When viewing a pull request on GitHub (or the equivalent on any other platform), the web interface displays a diff of the changes for you to review.

Reviewing the diff is obviously vulnerable to human error, as malicious changes can be snuck in (see mortenson/pr-sneaking).

Are there any obfuscation techniques that could not be reasonably spotted by a human performing thorough code review in the GitHub web interface?

One example is a homoglyph attack, that could potentially make a series of characters appear to a human as one value while actually being another.

There could also be a vulnerability/bug in the diff engine or output display that could be exploited to hide or mask malicious code in a pull request.

To clarify I am not asking about a human's ability to accurately review code changes - I am asking about potential spoofing/masking vulnerabilities that could be exploited by an attacker to deceive a human into accepting a seemingly legitimate pull request.

1 Answer 1


Bugs in the process of diff generation are unlikely. Pretty much every web interface for a VCS system actually calls out to the VCS tool itself to generate the diffs. Pretty much, any bug that might be there is pretty likely to be found and fixed quickly (it's generating user facing data, so any bugs there are high visibility).

Given that, your options amount to:

  • Homoglyph attacks, which you've already mentioned. I don't see these as being very likely, as they are dependent on the font used for rendering, and they would have to be in data literals in most programming languages to not cause syntax errors, which in turn pretty severely limits what types of bug you can introduce.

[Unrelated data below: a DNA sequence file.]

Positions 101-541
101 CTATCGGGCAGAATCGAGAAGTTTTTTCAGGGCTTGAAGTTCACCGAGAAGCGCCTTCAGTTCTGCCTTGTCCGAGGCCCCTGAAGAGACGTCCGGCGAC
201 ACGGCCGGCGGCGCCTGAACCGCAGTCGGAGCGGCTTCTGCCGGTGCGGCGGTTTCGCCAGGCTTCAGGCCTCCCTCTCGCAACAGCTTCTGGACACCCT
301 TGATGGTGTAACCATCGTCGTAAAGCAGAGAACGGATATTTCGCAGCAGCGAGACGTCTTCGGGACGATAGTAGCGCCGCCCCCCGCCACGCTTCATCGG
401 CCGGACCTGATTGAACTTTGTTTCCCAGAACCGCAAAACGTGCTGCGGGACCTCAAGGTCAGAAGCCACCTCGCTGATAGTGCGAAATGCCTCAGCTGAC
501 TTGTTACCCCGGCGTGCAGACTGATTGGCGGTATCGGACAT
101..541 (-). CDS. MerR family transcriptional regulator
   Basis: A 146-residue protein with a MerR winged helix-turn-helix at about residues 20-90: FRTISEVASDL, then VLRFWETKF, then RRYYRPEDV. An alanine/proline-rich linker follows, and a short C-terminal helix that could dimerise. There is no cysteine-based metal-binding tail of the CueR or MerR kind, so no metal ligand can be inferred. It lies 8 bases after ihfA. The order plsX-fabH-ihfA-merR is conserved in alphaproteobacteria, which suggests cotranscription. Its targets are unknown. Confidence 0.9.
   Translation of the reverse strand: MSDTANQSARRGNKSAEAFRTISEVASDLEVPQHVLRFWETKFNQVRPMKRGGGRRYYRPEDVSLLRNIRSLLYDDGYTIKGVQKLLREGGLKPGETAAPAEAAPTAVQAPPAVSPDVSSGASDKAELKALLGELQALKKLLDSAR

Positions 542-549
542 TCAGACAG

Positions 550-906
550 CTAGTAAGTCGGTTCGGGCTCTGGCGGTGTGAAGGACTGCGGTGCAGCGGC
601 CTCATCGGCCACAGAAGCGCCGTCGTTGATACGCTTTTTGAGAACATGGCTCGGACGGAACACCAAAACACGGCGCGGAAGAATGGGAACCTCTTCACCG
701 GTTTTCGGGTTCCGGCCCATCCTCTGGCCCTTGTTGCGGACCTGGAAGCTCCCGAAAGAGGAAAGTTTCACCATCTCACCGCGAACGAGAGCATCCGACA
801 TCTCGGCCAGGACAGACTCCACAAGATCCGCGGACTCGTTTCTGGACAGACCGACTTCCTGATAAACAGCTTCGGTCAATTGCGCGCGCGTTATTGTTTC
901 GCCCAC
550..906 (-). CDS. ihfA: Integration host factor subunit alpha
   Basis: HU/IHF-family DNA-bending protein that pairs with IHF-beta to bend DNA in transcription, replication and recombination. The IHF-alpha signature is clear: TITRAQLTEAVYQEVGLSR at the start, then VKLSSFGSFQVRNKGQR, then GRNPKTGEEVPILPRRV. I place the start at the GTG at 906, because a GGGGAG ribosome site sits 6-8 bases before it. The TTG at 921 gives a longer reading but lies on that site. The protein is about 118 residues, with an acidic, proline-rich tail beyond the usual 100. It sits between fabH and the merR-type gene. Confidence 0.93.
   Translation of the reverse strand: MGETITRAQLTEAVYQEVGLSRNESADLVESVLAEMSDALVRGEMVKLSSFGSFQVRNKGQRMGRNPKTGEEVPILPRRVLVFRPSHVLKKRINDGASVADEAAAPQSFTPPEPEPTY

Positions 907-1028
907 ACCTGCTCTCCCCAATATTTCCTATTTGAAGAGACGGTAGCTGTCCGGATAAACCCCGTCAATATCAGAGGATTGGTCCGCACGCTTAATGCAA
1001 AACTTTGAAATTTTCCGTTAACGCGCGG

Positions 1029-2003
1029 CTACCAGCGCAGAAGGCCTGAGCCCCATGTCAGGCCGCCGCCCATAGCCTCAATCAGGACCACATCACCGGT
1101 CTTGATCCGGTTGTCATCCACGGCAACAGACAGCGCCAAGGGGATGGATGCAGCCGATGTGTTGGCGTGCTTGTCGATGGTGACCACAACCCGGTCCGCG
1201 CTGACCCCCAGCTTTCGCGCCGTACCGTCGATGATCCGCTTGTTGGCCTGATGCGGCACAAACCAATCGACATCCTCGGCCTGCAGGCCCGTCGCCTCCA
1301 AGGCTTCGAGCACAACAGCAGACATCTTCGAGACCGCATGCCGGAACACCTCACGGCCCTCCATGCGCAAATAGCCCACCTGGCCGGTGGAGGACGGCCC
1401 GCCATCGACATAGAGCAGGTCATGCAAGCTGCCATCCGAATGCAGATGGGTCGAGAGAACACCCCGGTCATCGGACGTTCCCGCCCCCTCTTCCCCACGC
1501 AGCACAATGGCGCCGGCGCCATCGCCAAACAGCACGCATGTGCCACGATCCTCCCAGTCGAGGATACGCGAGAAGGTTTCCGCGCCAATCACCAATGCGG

• Modification of binary files in the repo. When dealing with binary data, most VCS systems only tell you the file changed, not how it changed, so there are no changes to review in the PR short of downloading and using the modified file. This is one of the two reasons that sane people don't use version control for binary data, the other being that it's really bad at handling it efficiently. Because not many people do this, it's not a likely attack vector.
  • Simple steganography. This essentially relies on the reviewer not paying attention or not understanding the code they're reviewing. The two obvious approaches are including a small change that introduces the bug in the middle of a couple of sections with lots of changes, or taking advantage of the fact that changes are shown per-line.
  • 1
    I don't think steganography is the right word for what you're describing.
    – forest
    Oct 6, 2018 at 3:42
  • @forest What term do you think would be more appropriate then? This may not be steganography as most people think of it, but it's just the hiding of information, it has no requirement that the information be well hidden or that it be specifically be embedded in a way that isn't immediately visible to someone who knows what to look for. Oct 8, 2018 at 18:00

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